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Here are some screen capture tips for Windows computers


Q: I have a dual display setup and pressing the print screen button will get everything on both screens. Is there no option to capture what is on a screen?

A: Getting something off your screen has a variety of uses but is especially useful if you want someone’s help with an error message. Instead of trying to read a bunch of technical numbers and letters, getting exactly what’s on your screen and emailing it can save time and frustration for both parties.

The ‘Print Screen’ button has been on the Windows keyboard since the beginning and will capture everything. It can also be shortened to something like PrntScrn, PrtSc or PrtScn in the upper right of the main keyboard section of laptops.

If you want to capture the active window, whether it’s full screen or a small window on any of your displays, press the ‘Alt’ key with the print screen key for a selection taking.

In both cases, anything available is temporarily stored in the Windows clipboard. To apply what is retrieved, simply press ‘Ctrl+V’ to paste it into any program or an email message. You can also use the mouse to right-click and select ‘Paste’.

Snipping Tool

Microsoft introduced a more useful way to get what you want on your Windows Vista screen in the early 2000s.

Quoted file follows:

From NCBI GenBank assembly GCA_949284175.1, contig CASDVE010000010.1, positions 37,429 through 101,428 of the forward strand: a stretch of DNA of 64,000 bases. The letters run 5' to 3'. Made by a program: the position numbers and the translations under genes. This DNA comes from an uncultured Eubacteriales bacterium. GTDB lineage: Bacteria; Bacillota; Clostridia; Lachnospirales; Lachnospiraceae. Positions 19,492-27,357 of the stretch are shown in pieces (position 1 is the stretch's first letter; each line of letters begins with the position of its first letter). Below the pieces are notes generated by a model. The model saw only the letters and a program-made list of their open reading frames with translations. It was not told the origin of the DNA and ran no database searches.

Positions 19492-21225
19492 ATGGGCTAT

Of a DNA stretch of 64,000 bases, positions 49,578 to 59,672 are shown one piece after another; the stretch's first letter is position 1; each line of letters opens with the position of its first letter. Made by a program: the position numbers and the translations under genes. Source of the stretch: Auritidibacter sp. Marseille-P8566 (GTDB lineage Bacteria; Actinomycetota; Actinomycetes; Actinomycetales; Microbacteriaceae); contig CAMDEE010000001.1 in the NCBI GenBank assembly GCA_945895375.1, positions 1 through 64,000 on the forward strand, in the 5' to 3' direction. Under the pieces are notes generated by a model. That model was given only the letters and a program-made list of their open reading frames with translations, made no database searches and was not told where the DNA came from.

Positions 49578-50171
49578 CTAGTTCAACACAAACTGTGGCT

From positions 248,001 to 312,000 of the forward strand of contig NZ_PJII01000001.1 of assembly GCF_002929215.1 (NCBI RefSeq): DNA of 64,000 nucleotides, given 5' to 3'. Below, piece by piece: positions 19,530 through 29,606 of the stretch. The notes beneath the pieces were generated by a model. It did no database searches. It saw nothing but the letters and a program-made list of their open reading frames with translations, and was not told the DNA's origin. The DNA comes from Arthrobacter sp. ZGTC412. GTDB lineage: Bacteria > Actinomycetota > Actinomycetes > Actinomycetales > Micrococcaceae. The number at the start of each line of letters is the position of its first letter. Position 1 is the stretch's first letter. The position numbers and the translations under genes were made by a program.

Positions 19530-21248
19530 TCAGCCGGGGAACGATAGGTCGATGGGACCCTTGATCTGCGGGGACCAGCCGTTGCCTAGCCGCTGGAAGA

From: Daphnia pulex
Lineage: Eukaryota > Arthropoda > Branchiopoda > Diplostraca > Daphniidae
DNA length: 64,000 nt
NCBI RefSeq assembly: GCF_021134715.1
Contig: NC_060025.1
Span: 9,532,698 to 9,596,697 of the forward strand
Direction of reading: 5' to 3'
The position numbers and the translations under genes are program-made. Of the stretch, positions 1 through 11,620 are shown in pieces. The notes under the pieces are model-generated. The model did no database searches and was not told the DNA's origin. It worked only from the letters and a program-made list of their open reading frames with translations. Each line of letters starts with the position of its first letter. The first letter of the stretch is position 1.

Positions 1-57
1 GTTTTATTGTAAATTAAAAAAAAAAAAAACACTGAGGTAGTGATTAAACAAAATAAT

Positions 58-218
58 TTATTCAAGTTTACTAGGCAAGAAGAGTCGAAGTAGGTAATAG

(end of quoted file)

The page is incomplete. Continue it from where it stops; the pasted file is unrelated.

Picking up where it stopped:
Instead of just capturing the entire screen or an active window, the Snipping Tool allows you to choose exactly what you want to capture on any screen with your mouse.

To access it, press the Windows Logo key + Shift + S, which should gray out your entire screen. A toolbar will appear in the top center of your main screen and your cursor will be a plus sign.

The default snipping mode is rectangular – move the cursor to the upper left corner of the section you want to capture and drag it to the lower right of the desired area.

If you release the mouse button, whatever you get will be saved to the clipboard and a small ‘Snipping Tool’ window will appear in the lower right corner of your screen.

As usual, you can paste what you’ve got into another program or email message by pressing Ctrl+V, but that’s not all you can do.

There are other redemption methods you can choose from including the free form if you have special needs.

Edit and Annotate

The nice thing about the Snipping Tool is that you don’t get hit with what you get. If the window in the lower right of the screen shows what you got, click it to open the editing tools.

If you select more on the screen, you can crop your capture, add manual annotations or use a yellow highlighter to capture attention on a specific part of the image.

Expand Your Clipboard

One more thing you can change is how your Windows clipboard works. Usually, it just keeps the last thing you got, but you can change that by studying Clipboard History.

To do this, click the search icon (magnifying glass in the bottom toolbar) and type ‘clipboard settings’ and flip the switch to ‘On’.

To activate clipboard history, you can access everything saved to your clipboard by pressing the Windows logo key + V.

Clipboard items are discarded when you turn off or restart your computer, so if you want to keep something you’ve got, be sure to save it via the Clipping Tool menu.

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